MemberPatricia Murrieta-Flores

I’m the Director of the Digital Humanities Research Centre based at the Faculty of Humanities at the University of Chester. I’m also ERC Senior Researcher at the ‘Past in its Place Project’ (2014-2016) and Lecturer in Digital Humanities (from 2017). I’m part of the team of the HERA ‘Deepdead Project’ (2016-2019), a collaborator in the ‘Spatial Humanities Project’ at Lancaster University, and the European Cost Action ‘Reassembling the Republic of Letters’. My interest lies in the application of technologies for Humanities and her primary area of research is the Spatial Humanities and the investigation of different aspects of space, place and time using a range of technologies including GIS and Corpus Linguistic approaches. See some of my publications here: Patricia Murrieta-Flores in Academia.

MemberBébio Vieira Amaro

Bébio Amaro is a Doctor of Engineering from the University of Tokyo, specializing in the architectural, urban and territorial history of East Asian port towns during the 16th and 17th centuries. Currently, he is an Assistant Professor at the School of Engineering in Tianjin University, and also serves as Assistant Director of the International Research Centre for Chinese Cultural Heritage Conservation (IRC/CCHC) at the same university.   His current research focus is to apply methodologies from the fields of Geographical Information Systems (GIS), Remote Sensing, Environmental Sciences, Archaeology and Archaeogeography to digitally reconstruct pre-modern landscapes, and analyze the urbanization process of port cities such as Tianjin over very long time spans (100-400 years). Furthermore, he is an avid proponent of building bridges between the worlds of Humanities and Natural Sciences, as it is impossible to properly understand urban development, urban morphology and built heritage without taking into account the cultural viewpoints of various social groups at different time periods. To this end, he encourages students to broaden their horizons, and consider emotional, ritual/religious, artistic/symbolic and environmental perspectives when studying the urban and non-urban landscape.   His perspectives on building and landscape morphology are informed by the work of theorists such as Bruno Latour, Tim Ingold and Gérard Chouquer, arguing that landscapes are generated by long and complex processes that involve both humans and non-humans (ex: diseases, animals, natural disasters, geomorphological processes, etc.). It is these complex, self-organized and non-linear processes that over long periods of time gradually give birth to elements of heritage and memory.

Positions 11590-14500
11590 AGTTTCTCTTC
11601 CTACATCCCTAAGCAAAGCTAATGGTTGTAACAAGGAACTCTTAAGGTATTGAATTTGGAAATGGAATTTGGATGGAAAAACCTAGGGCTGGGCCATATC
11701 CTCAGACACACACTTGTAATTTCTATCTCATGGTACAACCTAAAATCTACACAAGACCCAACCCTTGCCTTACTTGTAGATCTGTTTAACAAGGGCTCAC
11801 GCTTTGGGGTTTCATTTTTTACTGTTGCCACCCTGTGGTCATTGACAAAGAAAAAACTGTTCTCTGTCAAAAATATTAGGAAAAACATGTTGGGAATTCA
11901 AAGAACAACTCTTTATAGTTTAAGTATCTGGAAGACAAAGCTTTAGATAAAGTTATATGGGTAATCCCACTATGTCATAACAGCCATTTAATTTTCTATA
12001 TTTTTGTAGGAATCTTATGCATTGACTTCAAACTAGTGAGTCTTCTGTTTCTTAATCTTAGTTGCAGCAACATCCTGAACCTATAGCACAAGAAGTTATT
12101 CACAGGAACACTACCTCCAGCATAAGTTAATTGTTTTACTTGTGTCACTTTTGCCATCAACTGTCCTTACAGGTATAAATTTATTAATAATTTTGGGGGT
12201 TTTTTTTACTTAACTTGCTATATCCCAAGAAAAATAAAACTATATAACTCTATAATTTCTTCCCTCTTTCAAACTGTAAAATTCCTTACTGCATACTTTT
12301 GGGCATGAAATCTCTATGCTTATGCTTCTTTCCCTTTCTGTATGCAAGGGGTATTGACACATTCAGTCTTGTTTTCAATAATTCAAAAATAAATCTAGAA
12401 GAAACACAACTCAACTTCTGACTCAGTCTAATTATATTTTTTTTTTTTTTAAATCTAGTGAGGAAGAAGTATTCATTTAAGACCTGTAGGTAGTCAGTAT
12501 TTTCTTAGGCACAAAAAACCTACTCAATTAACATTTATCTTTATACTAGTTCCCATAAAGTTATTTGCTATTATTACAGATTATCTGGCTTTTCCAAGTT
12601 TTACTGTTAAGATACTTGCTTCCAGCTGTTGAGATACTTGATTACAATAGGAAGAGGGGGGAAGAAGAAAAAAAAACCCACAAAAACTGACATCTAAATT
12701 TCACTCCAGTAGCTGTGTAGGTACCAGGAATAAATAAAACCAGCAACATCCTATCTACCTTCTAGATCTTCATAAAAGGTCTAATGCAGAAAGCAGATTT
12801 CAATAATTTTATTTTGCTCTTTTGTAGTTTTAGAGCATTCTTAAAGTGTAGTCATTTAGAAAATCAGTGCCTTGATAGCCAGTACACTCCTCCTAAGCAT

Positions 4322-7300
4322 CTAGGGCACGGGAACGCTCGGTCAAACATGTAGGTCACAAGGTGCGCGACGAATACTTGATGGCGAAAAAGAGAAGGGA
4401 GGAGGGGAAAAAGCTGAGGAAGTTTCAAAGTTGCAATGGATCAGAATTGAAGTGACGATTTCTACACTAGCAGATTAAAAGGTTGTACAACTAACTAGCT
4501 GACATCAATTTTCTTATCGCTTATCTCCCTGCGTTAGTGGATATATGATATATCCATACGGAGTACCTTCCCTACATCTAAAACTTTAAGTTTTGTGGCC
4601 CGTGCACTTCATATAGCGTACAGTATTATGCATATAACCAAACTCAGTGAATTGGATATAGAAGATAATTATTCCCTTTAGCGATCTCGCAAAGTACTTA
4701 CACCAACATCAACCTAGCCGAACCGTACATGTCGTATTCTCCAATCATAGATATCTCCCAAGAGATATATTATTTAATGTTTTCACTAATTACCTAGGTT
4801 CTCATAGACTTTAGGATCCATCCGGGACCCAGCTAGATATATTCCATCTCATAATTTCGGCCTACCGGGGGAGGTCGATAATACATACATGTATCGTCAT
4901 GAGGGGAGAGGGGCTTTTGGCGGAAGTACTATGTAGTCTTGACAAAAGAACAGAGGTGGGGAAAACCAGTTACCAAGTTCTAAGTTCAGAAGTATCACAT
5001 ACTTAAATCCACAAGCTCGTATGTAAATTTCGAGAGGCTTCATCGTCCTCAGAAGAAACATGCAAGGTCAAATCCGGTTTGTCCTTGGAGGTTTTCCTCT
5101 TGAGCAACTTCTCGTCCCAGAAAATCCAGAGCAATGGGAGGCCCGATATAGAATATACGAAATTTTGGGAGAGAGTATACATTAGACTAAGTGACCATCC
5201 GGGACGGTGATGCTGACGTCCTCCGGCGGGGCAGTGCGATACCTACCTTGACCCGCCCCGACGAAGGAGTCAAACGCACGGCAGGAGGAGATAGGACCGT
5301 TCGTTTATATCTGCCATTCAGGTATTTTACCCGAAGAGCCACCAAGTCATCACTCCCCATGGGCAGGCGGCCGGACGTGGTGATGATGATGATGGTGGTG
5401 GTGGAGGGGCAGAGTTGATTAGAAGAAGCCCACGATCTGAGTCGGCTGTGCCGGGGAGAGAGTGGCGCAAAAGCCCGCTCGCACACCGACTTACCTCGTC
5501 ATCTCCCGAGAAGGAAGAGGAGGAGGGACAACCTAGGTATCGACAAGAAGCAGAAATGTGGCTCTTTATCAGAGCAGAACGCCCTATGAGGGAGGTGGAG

MemberRebecca Seifried

I am the Geospatial Information Librarian at the University of Massachusetts Amherst Libraries, and I have a background in anthropological archaeology. My current role is to help folks at UMass learn about GIS and use different geospatial resources in their research and teaching. My research focuses on the interaction between marginal, rural regions and expanding empires in the medieval and post-medieval Mani peninsula, Greece, using a combination of archaeological data, archival sources, and remotely-sensed imagery analysis.

MemberKatrina Grant

Katrina Grant is an art historian with a background in the study of Early Modern Italy. Her research focuses on gardens and the history of landscapes, as well as the visual culture of theatre and festivals, and the connections between these two areas. She has published on the gardens of Lucca, history of emotions and set design, and artistic relationships between Britain and Italy in the eighteenth century. She has run the popular Melbourne Art Network website as editor and webmaster since 2010 and she is a founding editor of the online open-access art history journal emaj (emajartjournal.com). She is currently a lecturer at the Australian National University in the Centre for Digital HUmanities Research. She is also in charge of Marketing and Communications for the Art Association of Australia and New Zealand (AAANZ). She also has a background in educational research, including the use of new technologies for learning and assessment and worked as a Research Fellow at the Australian Council for Educational Research for several years. Her current research focuses on GIS and visualisation technologies and their potential for extending art historical research into new areas.